Even assuming such purported evidence could be shown to be reliable, the fact remains that by the time students reach high school and graduate, literacy and numeracy among graduates remain questionable. Inevitably, I am forced to speak anecdotally from my experience as a classroom teacher at the high school level. In my almost 30 years in the classroom, I watched literacy among my students grow progressively worse. Assignments given and expectations that I had for Grade 11 students were impossible to have for virtually any of my students by the time I was in my last few years. Exceptions arose but they were few. My career as a teacher was spent teaching English language and literature at the high school level. As such, I have had a great deal of time to reflect on the issue of literacy and why it is that we see little in the way of real gains even as we graduate, on a percentage basis, far more of our population than we did 50 years ago.

While I have many complaints about methodology, I want to focus on the term “literacy” for a moment. The cavalier handling of the definition is especially significant. By that I mean that “literacy” is the very best example of a clearly defined concept muddied for purposes ranging from convenience to laziness. While I readily concede the flexibility of the English language (its willingness to adopt any word as its own from anywhere partially explains its dominance), the adaptation of literacy to purposes beyond its original meaning has confused one and all: teachers, students, the public, the powers that be. While it might sound compelling to speak of “teaching literacy”, such a thing is not possible.

Literacy is an acquired condition where one possesses defined abilities, namely being able to read and to write. To some this will seem a quibble but, to my mind, it is an indicator of an ongoing societal trend where language, supposedly the key to meaning and understanding, becomes, instead, a source of confusion and misdirection.

An education agenda, please! (part two)

So it is that we are called to celebrate a system that has shown no significant improvement in real results – the graduation of students who are demonstrably prepared for the challenges of post-secondary education and the workplace – in at least fifty years. In fact, the collective assessment of those who deal directly with today’s graduates – post-secondary instructors and employers – asserts again and again that students coming out of the public school system are, with the exception of a small cohort of top-level students, woefully unprepared for the demands of higher education and/or work.

We are either unable or unwilling to face this reality, at least within the system itself. We attempt to accommodate this failure through adult literacy programs in the larger community and any number of skills enhancement efforts – either voluntary or required – at post-secondary institutions. We celebrate interventions such as UNBSJ’s involvement at Hazen White-St. Francis school (the intervention itself is rightly celebrated) rather than asking why it is that teachers are unable to work effectively to achieve the basic results in literacy and numeracy that the system was supposedly designed to ensure.
My core contention is that if we do not find a way to address the reality of the system as it exists rather than constantly celebrating what we hope and imagine it might become as a result of the latest, greatest initiative (and there have been many throughout the course of my career), we will continue to see a fundamental decline in skills and demonstrable ability among succeeding generations. While inclusion, preventing bullying, ensuring gender equity and other goals are laudable in themselves, these pursuits should not be confused with the core responsibility of the “education” system, namely, ensuring that young people leave high school with a diploma that serves as convincing evidence that they possess those skills and that knowledge that we believe are the essentials if one is to become the “life-long learner” that has become the ideal. What that means in practical terms is itself a big part of the problem but no one would challenge the central place held by two things in particular: literacy and numeracy.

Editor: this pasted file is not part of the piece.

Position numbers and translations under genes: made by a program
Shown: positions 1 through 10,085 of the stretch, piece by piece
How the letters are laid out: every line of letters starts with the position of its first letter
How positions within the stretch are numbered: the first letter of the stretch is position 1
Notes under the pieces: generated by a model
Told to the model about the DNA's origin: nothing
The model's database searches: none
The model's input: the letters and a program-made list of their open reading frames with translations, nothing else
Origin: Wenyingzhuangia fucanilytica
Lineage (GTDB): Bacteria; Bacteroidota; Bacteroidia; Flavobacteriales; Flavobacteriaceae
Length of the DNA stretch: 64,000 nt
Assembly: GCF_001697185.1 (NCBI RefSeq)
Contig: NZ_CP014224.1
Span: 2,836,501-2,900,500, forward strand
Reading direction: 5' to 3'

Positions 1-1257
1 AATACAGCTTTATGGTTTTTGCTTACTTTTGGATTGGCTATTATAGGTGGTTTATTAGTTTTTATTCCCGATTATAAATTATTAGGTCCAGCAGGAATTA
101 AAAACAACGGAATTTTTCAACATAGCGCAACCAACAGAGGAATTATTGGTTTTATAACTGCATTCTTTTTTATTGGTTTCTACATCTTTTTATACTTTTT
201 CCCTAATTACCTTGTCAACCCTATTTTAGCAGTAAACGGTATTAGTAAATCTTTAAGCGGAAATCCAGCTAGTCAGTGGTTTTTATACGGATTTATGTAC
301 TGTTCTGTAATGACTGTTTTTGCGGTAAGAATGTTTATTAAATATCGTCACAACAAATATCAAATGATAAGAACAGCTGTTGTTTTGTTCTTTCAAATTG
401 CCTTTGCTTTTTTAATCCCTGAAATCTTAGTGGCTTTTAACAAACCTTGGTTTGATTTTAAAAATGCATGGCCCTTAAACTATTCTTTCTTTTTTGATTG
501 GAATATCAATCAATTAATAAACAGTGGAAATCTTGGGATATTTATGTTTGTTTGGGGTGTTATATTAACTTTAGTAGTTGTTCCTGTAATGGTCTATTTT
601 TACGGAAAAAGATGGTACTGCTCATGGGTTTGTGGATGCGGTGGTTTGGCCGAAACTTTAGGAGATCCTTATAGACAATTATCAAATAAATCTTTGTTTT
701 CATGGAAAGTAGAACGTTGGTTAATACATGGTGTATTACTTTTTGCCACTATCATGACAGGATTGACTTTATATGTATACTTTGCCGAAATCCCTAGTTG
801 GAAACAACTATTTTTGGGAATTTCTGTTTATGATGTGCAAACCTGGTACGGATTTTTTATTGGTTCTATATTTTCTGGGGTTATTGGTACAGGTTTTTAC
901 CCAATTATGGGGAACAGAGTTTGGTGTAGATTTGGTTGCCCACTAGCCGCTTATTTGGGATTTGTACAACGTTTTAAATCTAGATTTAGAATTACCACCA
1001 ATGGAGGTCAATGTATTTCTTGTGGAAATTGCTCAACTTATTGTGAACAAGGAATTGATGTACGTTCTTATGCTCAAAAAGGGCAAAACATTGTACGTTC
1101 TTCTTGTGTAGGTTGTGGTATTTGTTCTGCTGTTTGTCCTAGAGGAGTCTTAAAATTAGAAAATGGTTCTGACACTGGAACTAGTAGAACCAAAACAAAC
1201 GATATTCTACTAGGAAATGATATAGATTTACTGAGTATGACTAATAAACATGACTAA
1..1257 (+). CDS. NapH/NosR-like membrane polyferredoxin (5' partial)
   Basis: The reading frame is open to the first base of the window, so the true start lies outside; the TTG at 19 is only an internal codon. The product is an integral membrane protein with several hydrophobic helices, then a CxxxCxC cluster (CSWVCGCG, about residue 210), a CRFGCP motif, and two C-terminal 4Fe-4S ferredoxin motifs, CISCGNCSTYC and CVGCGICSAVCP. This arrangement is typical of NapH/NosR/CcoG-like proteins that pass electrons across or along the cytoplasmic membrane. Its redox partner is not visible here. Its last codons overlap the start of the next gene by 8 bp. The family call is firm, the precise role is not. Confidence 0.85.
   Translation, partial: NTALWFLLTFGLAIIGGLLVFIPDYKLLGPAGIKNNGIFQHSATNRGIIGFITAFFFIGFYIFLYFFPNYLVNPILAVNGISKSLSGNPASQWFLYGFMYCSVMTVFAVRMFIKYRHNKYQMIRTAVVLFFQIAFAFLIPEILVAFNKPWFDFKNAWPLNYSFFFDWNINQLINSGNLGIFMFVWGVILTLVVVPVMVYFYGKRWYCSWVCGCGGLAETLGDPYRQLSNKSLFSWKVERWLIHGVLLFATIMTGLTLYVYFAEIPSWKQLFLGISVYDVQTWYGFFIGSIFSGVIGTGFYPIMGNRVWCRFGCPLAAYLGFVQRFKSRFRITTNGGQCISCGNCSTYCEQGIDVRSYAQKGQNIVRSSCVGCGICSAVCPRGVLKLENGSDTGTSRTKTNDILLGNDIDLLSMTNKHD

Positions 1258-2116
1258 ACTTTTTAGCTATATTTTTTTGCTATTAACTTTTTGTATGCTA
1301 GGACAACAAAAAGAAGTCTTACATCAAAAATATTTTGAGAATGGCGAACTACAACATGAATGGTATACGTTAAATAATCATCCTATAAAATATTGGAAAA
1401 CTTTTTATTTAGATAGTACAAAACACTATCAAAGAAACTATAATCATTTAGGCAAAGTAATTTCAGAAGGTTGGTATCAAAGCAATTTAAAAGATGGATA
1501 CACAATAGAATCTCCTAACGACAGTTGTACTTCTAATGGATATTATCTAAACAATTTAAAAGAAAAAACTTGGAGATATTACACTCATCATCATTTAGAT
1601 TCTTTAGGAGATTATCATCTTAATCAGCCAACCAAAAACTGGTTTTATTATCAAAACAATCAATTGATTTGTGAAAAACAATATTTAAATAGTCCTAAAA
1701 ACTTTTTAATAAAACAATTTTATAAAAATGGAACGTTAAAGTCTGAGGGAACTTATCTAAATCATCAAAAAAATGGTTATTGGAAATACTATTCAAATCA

An education agenda, please! (part one)

On November 5th-6th, 2012, I attended a provincial forum of the Learning Initiative, held at the Crowne Plaza in Fredericton. Those attending the forum were mandated to analyze “Learn: For Life!”, a document developed over, approximately, the preceding two years. More specifically the document stated “as a member of the Provincial Forum of the Learning Initiative, your role is to review this document, provide your insight and ideas, and be an active participant in the Provincial Forum.” (p 5) It later states “it will be up to you and other members of the provincial Forum to endorse the Vision and Guiding Principles proposed in this document.” (p 6)

Am I alone in finding that a curious directive? Wouldn’t a more appropriate task be to analyze and to challenge any elements of the document with which you might disagree or regarding which you might have some questions? The document itself purports to provide a number of “actionable” items. The specific task of the breakout sessions on the second day was to look at each specific item and determine how “stakeholders” could implement these actions and, by doing so, help achieve the ultimate goal of New Brunswick being regarded throughout the country as “The Learning Province”.

While I agree entirely with the underlying issue of the importance – indeed, the profound and absolute necessity – of developing a better educated and skilled population, I do not believe that either this document or the general approach that created it (and continues to animate those committed to its precepts) provide the “path forward” that is so essential to each of us and to society as a whole.

This event provides a clear example of the prevailing trend both in thinking and in organization when it comes to “education”. Sadly, it is my deeply felt belief that the supposed path outlined throughout the sessions I attended (and in the supporting document) is no path at all. At best, it is the expression of a laudable aspiration; in reality, it is an expensive and time-consuming exercise in societal distraction. It allows us to believe we are pursuing a grand outcome while also permitting us to gloss over the anomalies of day-to-day reality in classrooms as aberrations, departures from the ever-advancing march toward ever greater actualization of the ideal we have embraced.

While I fear many will take great umbrage at the comparison, I am reminded of the doublethink of George Orwell’s 1984. Doublethink allows people to ignore the evidence of their senses – which, in Orwell’s world, tell them that living conditions are bad and getting worse – and celebrate, instead, how wonderful things are becoming. The triumphal tone evident in this meeting and in so many other meetings of a similar type replaces real achievement. As long as we can produce reports and agendas and other artifacts as evidence of good intentions, we need not confront the tangible reality.